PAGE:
Efficiency, journalist Nancy Campbell reflects in Berlin as World on Fire's fourth episode opens , is what the Germans excel at and which may win them the war. Nevertheless she’s determined to air her piece on euthanasia, despite her handler Schmidt’s objections. Although her neighbor Mr. Rossler has ordered Nancy out of his family’s apartment, she’s still friends with Mrs. Rossler and her daughter Hilda. To Mrs. Rossler’s dismay, and Nancy’s, Mr. Rossler now wears a Swastika lapel pin, indicating that he’s officially a member of the Nazi party. It’s necessary, he argues, to protect the family.
Nancy takes the precaution of having her script delivered to the studio, but Schmidt intercepts it. Worse, we find that Schmidt knows all about the Rosslers, confirming the family’s fears, and Nancy is forced to agree to non-controversial topics for her broadcasts. Whether she can trust Schmidt is doubtful, though. She returns home to find that Mrs. Rossler and Hilda are going to their summer house while Mr. Rossler stays in Berlin. Nancy and Mrs. Rossler, both putting a brave face on things, say farewell, and Nancy gives Hilda some American candy as a going-away present.
We haven’t heard from Nancy’s nephew, Webster O’Connor, for a while. He’s still on the staff of the American Hospital in Paris, still in love with Albert Fallou the saxophonist, and is a poster boy for compassion and tolerance. He treats an elderly, frightened Jewish couple who have been attacked on the street and shouldn’t even be in the hospital; just as we saw in Warsaw, anti-semitism is on the rise in Paris, in anticipation of the Germans taking the city. Nurse Henriette Guilbert (Eugénie Derouand), confesses to Webster that she carries forged papers: she is Jewish, but chose to remain when her family, like so many others, fled. Webster thanks her for staying. Not even the discovery of a pig’s head on the doorstep and a swastika scrawled on the door of Albert’s apartment shakes his complacency much.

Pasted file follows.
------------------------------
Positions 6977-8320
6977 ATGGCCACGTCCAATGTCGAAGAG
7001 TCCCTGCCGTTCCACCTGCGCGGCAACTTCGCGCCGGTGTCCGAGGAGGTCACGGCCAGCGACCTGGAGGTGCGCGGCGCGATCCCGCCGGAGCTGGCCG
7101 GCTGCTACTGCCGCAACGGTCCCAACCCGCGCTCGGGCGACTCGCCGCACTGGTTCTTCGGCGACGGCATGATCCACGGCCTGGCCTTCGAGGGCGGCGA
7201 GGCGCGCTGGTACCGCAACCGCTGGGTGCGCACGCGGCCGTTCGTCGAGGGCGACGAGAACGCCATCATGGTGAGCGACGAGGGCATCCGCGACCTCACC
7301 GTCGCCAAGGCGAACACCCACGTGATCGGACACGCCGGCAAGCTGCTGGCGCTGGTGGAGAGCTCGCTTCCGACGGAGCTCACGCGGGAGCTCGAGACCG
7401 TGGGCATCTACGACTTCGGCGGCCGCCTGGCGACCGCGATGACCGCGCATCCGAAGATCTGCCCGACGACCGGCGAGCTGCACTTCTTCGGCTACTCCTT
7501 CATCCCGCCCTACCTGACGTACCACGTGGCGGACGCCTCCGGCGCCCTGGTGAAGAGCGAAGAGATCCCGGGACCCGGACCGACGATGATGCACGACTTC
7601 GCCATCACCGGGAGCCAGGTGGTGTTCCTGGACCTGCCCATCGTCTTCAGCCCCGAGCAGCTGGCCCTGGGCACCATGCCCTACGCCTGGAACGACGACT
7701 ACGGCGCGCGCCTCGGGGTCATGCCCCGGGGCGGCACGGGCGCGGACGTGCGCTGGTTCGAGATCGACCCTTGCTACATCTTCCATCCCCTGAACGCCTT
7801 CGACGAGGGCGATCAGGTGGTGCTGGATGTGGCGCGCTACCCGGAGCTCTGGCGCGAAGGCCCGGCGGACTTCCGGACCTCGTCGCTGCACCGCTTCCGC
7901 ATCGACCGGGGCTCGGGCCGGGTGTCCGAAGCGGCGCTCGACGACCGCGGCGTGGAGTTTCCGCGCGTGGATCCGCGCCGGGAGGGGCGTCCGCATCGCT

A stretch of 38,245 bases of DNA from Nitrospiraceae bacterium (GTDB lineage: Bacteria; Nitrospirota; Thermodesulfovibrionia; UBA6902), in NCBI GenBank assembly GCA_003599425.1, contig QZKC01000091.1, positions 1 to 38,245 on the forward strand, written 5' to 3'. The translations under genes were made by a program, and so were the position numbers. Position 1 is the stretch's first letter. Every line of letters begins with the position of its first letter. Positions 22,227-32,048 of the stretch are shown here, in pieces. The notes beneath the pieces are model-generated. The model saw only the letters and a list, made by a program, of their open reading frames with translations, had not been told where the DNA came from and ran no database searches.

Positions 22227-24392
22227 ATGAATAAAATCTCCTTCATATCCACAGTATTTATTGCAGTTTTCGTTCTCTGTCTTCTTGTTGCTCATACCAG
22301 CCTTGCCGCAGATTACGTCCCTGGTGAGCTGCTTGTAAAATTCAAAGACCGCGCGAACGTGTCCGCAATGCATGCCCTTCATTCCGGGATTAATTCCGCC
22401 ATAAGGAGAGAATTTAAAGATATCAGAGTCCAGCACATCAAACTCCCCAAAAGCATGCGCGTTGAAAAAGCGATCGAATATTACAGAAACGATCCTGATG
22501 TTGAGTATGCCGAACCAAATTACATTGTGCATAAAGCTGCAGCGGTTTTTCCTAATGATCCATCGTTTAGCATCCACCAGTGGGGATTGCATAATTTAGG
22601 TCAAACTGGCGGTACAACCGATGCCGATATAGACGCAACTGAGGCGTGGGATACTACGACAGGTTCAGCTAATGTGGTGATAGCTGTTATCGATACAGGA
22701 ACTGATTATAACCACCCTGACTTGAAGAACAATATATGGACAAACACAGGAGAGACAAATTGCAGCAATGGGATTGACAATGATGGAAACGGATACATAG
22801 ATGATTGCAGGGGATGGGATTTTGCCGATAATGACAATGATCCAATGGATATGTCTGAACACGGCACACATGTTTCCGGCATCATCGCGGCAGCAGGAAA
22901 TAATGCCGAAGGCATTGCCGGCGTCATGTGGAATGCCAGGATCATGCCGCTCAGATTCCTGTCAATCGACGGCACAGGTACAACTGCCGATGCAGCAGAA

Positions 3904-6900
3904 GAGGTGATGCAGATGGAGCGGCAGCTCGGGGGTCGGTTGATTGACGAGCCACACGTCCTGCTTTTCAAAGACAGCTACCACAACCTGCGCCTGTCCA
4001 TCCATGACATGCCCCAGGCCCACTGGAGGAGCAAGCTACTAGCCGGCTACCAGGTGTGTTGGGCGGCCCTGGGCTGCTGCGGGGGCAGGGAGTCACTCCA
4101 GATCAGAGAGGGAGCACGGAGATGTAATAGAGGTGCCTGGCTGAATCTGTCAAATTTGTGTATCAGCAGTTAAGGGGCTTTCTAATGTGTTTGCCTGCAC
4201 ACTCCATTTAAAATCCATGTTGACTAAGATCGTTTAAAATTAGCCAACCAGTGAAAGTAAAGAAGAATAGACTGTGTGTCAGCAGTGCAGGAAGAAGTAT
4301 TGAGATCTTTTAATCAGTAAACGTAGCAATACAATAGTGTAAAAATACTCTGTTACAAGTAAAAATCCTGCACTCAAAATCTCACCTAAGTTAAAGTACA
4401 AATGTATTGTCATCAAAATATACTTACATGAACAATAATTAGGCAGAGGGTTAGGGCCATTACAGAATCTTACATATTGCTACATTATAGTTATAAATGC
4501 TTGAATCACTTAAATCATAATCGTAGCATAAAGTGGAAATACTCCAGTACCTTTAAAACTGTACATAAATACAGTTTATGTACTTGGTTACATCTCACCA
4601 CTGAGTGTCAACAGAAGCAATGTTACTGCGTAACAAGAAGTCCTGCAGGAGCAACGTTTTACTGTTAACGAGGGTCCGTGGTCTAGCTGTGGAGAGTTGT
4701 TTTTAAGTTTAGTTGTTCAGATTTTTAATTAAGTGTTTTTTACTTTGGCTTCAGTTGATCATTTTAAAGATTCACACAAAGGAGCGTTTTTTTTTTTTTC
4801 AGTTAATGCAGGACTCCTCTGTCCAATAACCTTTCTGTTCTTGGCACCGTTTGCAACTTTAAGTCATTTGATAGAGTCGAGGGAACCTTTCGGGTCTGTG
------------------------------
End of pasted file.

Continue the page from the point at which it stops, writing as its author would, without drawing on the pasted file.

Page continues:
In Manchester, all the Bennetts are home. Lois confesses to her father that she’s pregnant, and I think it’s interesting that Douglas knows (“I’m shell-shocked, not stupid”and doesn’t seem particularly concerned. It may well be a working-class attitude that unwanted babies happen but you deal with it. But we don’t really know Lois’s true feelings about her pregnancy. She’s had to leave her position with the band, and looks on angrily as Connie takes over as vocalist, and later apologizes to her. What are her plans now? I hope we'll find out soon.
The Bennetts receive a visit from Robina and Jan. Robina tells Lois that Harry is married, and feels it’s unfair that Lois has been kept in ignorance. He’s only a man, she implies, so Lois should try not to judge him too harshly. She then pays Lois the doubtful compliment that if she’d known Harry was to marry a Polish waitress she would have considered Lois more of a prospect. Robina! Just when we thought you were becoming a human being!
Douglas then visits Robina. She is her usual argumentative, provoking self, but I see this as a sort of combative yet unpleasant flirtation in this context, asking Douglas what he thinks of Hitler and Churchill, and frowning at the amount of sugar he puts in his tea. He deflects her and then drops the bombshell:
You had the courage and good grace to come and tell my girl about your lad, and the thing is what she didn’t tell you, what with pride and what have you, is that she’s having his baby. Harry’s baby.
Robina is at a loss for words for once. She invites Douglas to play chess with Jan and leaves the room. But she’s back at the Bennetts’ house before long to continue the attack/conversation. Tom, on leave and his usual cheeky self, teases her before letting her into the house (I particularly liked his suggestion that she was Douglas’s fancy woman). Whether Tom has truly riled her up or whether it’s her intention all along, she goes in with guns blazing, and demands to know what the family wants. Money? Involvement in the child’s life? Nothing is decided, and Douglas explains after that Robina wasn’t thinking straight which I think is extraordinarily generous.